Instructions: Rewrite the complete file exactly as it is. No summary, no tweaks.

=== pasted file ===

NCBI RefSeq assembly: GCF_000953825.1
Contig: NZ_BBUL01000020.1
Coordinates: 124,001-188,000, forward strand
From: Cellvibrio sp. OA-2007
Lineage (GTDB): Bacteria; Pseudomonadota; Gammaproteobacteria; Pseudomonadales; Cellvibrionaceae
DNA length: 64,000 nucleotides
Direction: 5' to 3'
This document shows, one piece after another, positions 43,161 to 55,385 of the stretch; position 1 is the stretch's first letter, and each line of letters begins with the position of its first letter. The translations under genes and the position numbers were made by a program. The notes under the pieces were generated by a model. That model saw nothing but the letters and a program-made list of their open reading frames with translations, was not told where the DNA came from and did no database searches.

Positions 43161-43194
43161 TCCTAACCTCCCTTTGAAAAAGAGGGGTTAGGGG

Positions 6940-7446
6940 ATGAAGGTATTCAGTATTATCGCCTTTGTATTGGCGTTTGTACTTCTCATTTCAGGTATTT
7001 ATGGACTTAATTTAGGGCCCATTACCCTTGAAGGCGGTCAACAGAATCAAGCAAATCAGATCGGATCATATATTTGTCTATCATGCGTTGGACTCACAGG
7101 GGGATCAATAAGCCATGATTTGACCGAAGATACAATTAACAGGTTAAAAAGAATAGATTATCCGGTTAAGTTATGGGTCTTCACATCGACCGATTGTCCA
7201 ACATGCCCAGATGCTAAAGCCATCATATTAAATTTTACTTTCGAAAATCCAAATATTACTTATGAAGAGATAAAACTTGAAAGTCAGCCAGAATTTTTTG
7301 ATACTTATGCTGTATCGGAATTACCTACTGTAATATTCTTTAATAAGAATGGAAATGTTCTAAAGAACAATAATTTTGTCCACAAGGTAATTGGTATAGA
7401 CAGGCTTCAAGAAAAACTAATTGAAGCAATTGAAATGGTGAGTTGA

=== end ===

NCBI RefSeq assembly: GCF_000953825.1
Contig: NZ_BBUL01000020.1
Coordinates: 124,001-188,000, forward strand
From: Cellvibrio sp. OA-2007
Lineage (GTDB): Bacteria; Pseudomonadota; Gammaproteobacteria; Pseudomonadales; Cellvibrionaceae
DNA length: 64,000 nucleotides
Direction: 5' to 3'
This document shows, one piece after another, positions 43,161 to 55,385 of the stretch; position 1 is the stretch's first letter, and each line of letters begins with the position of its first letter. The translations under genes and the position numbers were made by a program. The notes under the pieces were generated by a model. That model saw nothing but the letters and a program-made list of their open reading frames with translations, was not told where the DNA came from and did no database searches.

Positions 43161-43194
43161 TCCTAACCTCCCTTTGAAAAAGAGGGGTTAGGGG

Positions 6940-7446
6940 ATGAAGGTATTCAGTATTATCGCCTTTGTATTGGCGTTTGTACTTCTCATTTCAGGTATTT
7001 ATGGACTTAATTTAGGGCCCATTACCCTTGAAGGCGGTCAACAGAATCAAGCAAATCAGATCGGATCATATATTTGTCTATCATGCGTTGGACTCACAGG
7101 GGGATCAATAAGCCATGATTTGACCGAAGATACAATTAACAGGTTAAAAAGAATAGATTATCCGGTTAAGTTATGGGTCTTCACATCGACCGATTGTCCA
7201 ACATGCCCAGATGCTAAAGCCATCATATTAAATTTTACTTTCGAAAATCCAAATATTACTTATGAAGAGATAAAACTTGAAAGTCAGCCAGAATTTTTTG
7301 ATACTTATGCTGTATCGGAATTACCTACTGTAATATTCTTTAATAAGAATGGAAATGTTCTAAAGAACAATAATTTTGTCCACAAGGTAATTGGTATAGA
7401 CAGGCTTCAAGAAAAACTAATTGAAGCAATTGAAATGGTGAGTTGA